The Bangladesh tax system and income rises have made smoking more affordable
A Union economic report launched in Bangladesh on 17 May 2012 shows that tobacco use in the country continues to increase, due in large part to a taxation system that has allowed real prices of tobacco products to drop steadily over recent years. Simultaneous increases in income mean that tobacco is increasingly affordable.
The Economics of Tobacco and Tobacco Taxation in Bangladesh estimates that 57,000 deaths are attributed to tobacco use each year, about one in six of all deaths among Bangladeshis 30 years and older. In addition, tobacco-related illness and lost productivity equate to approximately 110 billion taka (US$1.3 billion) each year, the equivalent of 3% of GDP.
The report advises that increasing taxation on all cigarette brands to a specific tax rate of 34 taka (42 US cents) per 10 sticks (70% of retail price) could lead nearly 7 million current smokers to quit and prevent 7 million youth from beginning to smoke. In turn, these measures would prevent 6 million premature deaths and raise additional excise revenues of 15.1 billion taka (US$ 200 million).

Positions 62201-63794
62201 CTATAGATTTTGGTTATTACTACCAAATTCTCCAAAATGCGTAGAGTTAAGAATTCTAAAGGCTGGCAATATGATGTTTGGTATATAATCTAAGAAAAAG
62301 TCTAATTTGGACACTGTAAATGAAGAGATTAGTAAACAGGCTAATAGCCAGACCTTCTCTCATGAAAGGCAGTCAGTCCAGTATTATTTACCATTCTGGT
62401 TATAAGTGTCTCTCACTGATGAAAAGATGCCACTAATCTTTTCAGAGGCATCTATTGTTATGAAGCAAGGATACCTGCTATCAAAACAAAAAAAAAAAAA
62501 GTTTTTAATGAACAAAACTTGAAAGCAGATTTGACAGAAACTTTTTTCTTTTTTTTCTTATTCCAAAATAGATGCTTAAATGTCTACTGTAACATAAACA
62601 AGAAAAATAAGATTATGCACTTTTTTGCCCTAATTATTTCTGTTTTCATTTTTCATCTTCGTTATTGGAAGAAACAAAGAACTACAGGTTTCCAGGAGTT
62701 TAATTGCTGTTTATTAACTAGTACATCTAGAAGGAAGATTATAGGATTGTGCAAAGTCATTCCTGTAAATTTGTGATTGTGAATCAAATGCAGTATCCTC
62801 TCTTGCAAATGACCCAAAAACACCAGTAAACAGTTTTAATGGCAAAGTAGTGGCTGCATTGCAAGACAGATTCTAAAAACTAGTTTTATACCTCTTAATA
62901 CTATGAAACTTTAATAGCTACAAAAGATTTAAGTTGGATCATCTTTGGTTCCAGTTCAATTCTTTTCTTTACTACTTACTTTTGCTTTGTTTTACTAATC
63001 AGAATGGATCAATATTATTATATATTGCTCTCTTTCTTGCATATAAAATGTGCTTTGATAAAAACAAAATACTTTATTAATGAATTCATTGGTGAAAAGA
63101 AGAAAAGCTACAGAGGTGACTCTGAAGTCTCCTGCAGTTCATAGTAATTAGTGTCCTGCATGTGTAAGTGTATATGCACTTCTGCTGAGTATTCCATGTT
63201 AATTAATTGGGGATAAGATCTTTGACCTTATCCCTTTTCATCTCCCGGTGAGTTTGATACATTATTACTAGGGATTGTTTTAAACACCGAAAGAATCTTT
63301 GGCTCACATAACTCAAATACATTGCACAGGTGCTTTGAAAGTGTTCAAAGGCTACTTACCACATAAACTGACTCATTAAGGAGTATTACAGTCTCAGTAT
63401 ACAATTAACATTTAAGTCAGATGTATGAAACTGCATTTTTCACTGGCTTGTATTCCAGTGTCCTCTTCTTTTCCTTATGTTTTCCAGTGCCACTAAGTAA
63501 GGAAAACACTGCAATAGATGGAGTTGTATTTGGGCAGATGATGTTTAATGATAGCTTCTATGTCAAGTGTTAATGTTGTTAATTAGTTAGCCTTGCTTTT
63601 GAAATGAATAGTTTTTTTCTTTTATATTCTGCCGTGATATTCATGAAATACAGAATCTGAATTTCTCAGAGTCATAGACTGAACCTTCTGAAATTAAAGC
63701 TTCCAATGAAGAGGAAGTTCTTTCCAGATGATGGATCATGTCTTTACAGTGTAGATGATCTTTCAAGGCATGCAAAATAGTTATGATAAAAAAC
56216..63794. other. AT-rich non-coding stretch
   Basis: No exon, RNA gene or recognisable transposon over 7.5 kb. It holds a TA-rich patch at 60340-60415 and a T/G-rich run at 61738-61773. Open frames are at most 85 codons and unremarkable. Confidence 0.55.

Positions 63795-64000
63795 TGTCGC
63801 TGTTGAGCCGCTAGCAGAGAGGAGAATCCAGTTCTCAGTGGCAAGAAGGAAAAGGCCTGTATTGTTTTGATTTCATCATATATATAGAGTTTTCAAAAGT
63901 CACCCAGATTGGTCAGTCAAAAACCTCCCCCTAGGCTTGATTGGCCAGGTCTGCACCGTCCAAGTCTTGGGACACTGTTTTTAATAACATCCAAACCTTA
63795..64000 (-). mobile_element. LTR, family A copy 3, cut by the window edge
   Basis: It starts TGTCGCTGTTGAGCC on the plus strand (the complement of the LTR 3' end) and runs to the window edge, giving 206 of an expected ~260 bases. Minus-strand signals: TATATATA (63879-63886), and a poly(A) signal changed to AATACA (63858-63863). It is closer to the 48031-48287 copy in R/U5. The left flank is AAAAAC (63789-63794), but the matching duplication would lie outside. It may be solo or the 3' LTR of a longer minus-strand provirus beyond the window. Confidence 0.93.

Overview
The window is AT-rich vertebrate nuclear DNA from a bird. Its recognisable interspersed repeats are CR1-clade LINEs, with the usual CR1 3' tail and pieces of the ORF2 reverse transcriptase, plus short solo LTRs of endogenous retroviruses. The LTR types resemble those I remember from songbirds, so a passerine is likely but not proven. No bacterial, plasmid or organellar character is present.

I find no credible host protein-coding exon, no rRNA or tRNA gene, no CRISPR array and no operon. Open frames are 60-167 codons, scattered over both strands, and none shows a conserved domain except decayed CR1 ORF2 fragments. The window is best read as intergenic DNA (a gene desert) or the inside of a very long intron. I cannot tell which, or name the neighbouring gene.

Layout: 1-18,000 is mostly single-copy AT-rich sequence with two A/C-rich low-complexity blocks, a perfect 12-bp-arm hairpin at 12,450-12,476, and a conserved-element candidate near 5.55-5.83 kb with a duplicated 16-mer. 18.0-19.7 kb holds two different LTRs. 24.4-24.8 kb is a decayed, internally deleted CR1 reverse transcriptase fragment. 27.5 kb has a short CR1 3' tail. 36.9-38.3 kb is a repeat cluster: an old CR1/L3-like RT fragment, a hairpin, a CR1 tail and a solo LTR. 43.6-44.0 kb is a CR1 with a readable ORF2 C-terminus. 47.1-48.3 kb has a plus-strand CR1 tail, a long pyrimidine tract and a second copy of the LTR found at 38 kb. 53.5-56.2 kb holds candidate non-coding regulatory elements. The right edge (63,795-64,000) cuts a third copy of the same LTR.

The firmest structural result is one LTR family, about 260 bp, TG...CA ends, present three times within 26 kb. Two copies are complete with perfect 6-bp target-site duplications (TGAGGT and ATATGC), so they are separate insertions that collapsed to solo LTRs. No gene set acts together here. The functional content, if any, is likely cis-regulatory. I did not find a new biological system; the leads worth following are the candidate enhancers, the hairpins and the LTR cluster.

Bangladesh also faces a problem of very cheap bidis, which are thin, hand-rolled, locally-produced cigarettes. The report suggests that taxing all bidis at a specific tax rate of 4.95 taka (6 US cents) per 25 sticks (40% of retail price) could lead 3.4 million adult bidi smokers to quit and prevent 3.5 million youth from taking up the habit. In turn, this would prevent 2.5 million premature deaths and raise additional excise revenues of 7.2 billion taka (US$ 87.5 million).
This report is one of a series of reports on tobacco taxation produced by The International Union Against Tuberculosis and Lung Disease and funded by the Bloomberg Initiative to Reduce Tobacco Use. Similar reports are available on China, Egypt, India, Indonesia, Mexico, Poland, Russia, Turkey, Ukraine, and Vietnam. An overview of the issue in all 15 Bloomberg Initiative priority countries is also available at http://www.tobaccofreeunion.org/content/en/217/
Download the Bangladesh report